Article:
A Rememberance Of Those We Lost In 2018 Who Touched Our Lives During Years Past
Every death leaves an echo, a memory, a ledger of glories, regrets and sometimes, if the life is lived well enough, lessons for what is to come. The future, after all, has many architects, and they don’t always agree.
Especially when it comes to matters of faith.
Among the most prominent deaths of 2018 was evangelist Billy Graham, the pulpit-shaking preacher from North Carolina who died in February at the age of 99. Graham’s more than 400 Crusades carried his unshakable Gospel “to the ends of the earth,” reaching an estimated 2 billion people. “My home is in Heaven,” he said. “I’m just traveling through this world.”
Graham’s faith was unyielding. “The Bible is not a book of science. I accept the Creation story. I believe God did create the universe.”
The Rev. Billy Graham, on the porch of his mountaintop cabin in Montreat, N.C., on May 12, 2005.
But wheelchair-bound physicist Stephen Hawking, who succumbed to Lou Gehrig’s disease at the age of 76 in March, worshipped numbers instead. Paralyzed and speaking with a computer-assisted accent long before Siri or Alexa, Hawking insisted his calculations proved the universe might have simply appeared from nothingness, with no need for a god to balance the equation. “Science,’’ Hawking said, “has a more compelling explanation than a divine creator.”
Those confused could always turn to another architect, Detroit’s Queen of Soul Aretha Franklin, who died in August from cancer at 76, to take them to a joyful church every time she took the stage. “You better think,’’ she sang, “think about what you’re trying to do to me. Yeah, think, think, think, let your mind go, let yourself be free.”
Whether in music, thoughts or prayer, many such world-builders left us in 2018, each carving new paths for their families, professions or the world. And because of extended lifespans, the deaths brought back histories well beyond the recall of the youngest today.
Just this month, five days of remembrances retold the story of George H.W. Bush, 94, the World War II hero and Cold War president who saw the Berlin Wall fall, stared down a Middle East dictator and spent his final decades jumping out of airplanes just for the thrill of it. His wife of 73 years, Barbara, 92, who died in Houston eight months earlier, spent a lifetime of summers presiding over a brood of Bush politicians on the chilly coast of Maine.
The funeral of another war hero and presidential hopeful, John McCain, 81, recalled his imprisonment in North Vietnam and a legacy of political courage that often defied party lines. Others on the world stage were former U.N. secretary-general Kofi Annan, 80, and South African activist Winnie Mandela, 81, their fights for tolerance still not done.
The entertainment world lost stars such as Penny Marshall, 75, co-star of “Laverne & Shirley” and one of the top-grossing female directors in Hollywood with such cherished hits as “Big” and “A League of Their Own.”
Also: the now politically incorrect macho man Burt Reynolds, 82; 1950s heartthrob Tab Hunter, 86; and a batch of familiar sitcom regulars such as Charlotte Rae, 92 (“Facts of Life”), Ken Berry, 85 (“F Troop”), Jerry Van Dyke, 86 (“Coach”), David Ogden Stiers, 75 (“M*A*S*H”) and Bill Daily, 91 (“I Dream of Jeannie and The Bob Newhart Show”).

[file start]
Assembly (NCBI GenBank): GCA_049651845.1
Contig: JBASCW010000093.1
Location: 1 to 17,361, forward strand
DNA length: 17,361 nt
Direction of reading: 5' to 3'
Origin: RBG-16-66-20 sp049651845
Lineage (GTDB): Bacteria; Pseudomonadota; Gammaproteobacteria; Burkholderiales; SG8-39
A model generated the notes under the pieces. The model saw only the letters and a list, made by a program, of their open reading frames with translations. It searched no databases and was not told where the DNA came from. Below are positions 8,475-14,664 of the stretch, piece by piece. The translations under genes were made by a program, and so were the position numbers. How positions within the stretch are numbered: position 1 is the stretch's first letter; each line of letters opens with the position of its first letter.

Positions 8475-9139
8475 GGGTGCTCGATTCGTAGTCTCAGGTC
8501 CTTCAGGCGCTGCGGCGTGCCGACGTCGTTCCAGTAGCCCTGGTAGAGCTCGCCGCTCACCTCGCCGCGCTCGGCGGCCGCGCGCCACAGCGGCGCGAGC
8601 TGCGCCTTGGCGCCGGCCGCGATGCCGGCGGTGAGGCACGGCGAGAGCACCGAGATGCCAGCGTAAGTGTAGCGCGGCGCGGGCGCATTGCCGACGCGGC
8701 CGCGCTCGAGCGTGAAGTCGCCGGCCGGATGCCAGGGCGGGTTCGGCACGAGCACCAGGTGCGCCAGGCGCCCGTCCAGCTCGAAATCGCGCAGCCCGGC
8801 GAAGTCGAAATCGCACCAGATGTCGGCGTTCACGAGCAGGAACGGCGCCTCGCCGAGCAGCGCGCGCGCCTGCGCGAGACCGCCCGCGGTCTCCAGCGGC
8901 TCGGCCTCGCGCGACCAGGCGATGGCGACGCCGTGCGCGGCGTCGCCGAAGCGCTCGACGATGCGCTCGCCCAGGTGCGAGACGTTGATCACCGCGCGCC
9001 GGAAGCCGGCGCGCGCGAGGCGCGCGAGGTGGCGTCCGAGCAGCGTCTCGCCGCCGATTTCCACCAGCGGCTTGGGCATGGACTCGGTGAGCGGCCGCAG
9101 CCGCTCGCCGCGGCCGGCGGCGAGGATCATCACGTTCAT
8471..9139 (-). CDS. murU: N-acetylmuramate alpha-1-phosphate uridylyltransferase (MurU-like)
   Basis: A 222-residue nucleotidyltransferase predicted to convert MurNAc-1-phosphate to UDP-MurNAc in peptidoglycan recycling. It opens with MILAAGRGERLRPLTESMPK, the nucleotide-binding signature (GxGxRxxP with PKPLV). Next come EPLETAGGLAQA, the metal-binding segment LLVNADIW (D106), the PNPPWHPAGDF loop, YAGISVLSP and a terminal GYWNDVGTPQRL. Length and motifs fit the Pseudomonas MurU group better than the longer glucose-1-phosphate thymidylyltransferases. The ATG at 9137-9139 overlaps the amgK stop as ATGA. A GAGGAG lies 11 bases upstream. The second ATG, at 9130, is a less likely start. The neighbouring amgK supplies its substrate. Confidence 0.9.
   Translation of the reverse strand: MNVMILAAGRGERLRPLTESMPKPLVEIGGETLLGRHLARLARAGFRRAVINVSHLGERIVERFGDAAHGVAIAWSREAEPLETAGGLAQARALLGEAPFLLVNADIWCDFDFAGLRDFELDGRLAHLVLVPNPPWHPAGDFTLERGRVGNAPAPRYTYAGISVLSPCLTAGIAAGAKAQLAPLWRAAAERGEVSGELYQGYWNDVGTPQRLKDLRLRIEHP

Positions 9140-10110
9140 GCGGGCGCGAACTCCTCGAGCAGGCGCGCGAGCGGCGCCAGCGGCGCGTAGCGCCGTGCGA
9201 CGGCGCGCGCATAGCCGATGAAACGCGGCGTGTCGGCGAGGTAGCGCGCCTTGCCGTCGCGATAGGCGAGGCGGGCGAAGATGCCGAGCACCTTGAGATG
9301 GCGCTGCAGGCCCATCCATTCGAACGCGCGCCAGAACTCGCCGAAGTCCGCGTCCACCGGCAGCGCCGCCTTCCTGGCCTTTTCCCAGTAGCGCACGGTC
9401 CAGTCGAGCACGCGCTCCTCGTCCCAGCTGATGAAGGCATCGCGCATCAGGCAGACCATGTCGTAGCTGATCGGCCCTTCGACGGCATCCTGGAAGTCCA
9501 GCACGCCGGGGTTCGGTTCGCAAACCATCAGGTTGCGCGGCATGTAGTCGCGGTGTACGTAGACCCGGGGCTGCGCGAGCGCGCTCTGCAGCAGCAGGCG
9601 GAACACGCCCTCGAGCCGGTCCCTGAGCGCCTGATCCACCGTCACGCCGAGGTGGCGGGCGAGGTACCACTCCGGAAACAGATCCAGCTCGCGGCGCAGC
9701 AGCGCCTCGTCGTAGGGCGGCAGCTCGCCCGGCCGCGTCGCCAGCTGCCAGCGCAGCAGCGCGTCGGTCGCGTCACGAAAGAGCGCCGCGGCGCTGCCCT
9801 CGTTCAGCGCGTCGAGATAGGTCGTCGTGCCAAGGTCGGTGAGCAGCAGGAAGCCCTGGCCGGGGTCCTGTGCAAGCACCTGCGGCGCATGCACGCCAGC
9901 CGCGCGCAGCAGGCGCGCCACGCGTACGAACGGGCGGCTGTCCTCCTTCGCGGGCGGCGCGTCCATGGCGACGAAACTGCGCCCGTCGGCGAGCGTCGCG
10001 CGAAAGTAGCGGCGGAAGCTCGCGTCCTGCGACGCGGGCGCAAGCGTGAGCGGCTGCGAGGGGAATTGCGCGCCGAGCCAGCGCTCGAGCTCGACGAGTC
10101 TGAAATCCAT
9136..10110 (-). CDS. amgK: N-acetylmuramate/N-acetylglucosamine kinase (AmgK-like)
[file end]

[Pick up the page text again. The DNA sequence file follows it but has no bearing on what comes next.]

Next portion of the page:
When Superman made his leap to the big screen 40 years ago, Margot Kidder memorably introduced a wisecracking Lois Lane. Later hobbled by mental illness, her death in May at age 69 was ruled a suicide.
Character actor Scott Wilson, 76, went from playing criminals in 1967’s “In the Heat of the Night” and “In Cold Blood” to the beloved but doomed patriarch on “The Walking Dead;” wrestling superstar Bruno Sammartino, 82, at one point held the heavyweight championship for 11 years; the 2’8” Verne Troyer of “Mini-Me” fame, 49, is now a recurring meme; and Frank Sinatra’s first wife Nancy Sinatra Sr., mother of his three children, died at 101 (oh, what stories she could tell).
A pair of actor-magicians, Harry Anderson, 65, and Ricky Jay, 72, are gone, along with Reg ECathey, 59, of “The Wire” and “House of Cards”; Mark Salling, a suicide at 35, was a troubled star of “Glee”; musical-comedy star of the 1940s Nanette Fabray, 97; and for those old enough to remember, one of the original Mouseketeers from 1955, Doreen Tracey, 74, (or as she would proclaim, “Doreen!!”).
Also Sondra Locke, 74, who co-starred in six Clint Eastwood films; and TV kid show host Chuck McCann, 84, the “Hi guy” neighbor behind the bathroom mirror in Right Guard commercials.
Behind the cameras, producer Stephen Bochco, 74, brought gritty ensemble dramas “Hill Street Blues” and “L.A. Law” to TV, and Gary Kurtz, 78, produced the first two Star Wars films, sometimes battling director George Lucas along the way. Said Lucas: “Gary’s passing will be felt throughout the Star Wars family.”
A trio of iconoclastic directors Bernardo Bertolucci, 77 (“Last Tango in Paris”), Nicolas Roeg, 90 (“The Man Who Fell to Earth”), and Milos Forman, 86 (“One Flew Over the Cuckoo’s Nest” and “Amadeus”), left techniques and approaches still emulated by filmmakers today.
Predictors of a scary digital future died as well: Douglas Rain, 90, who was the voice of the homicidal Hal the computer in 1968’s “2001: A Space Odyssey” (“I’m sorry Dave, I’m afraid I can’t do that”); and John Perry Barlow, 70, a lyricist for the “Grateful Dead” who fought for an unfettered Internet with the Electronic Frontier Federation.
And the world of fantasy lost Marvel Comics’ Stan Lee, 95, whose creative achievement rivals Walt Disney in impact (just check out the images on kids’ T-shirts and backpacks these days). He worked with a bullpen of artists, including the late Jack Kirby and Steve Ditko, 90.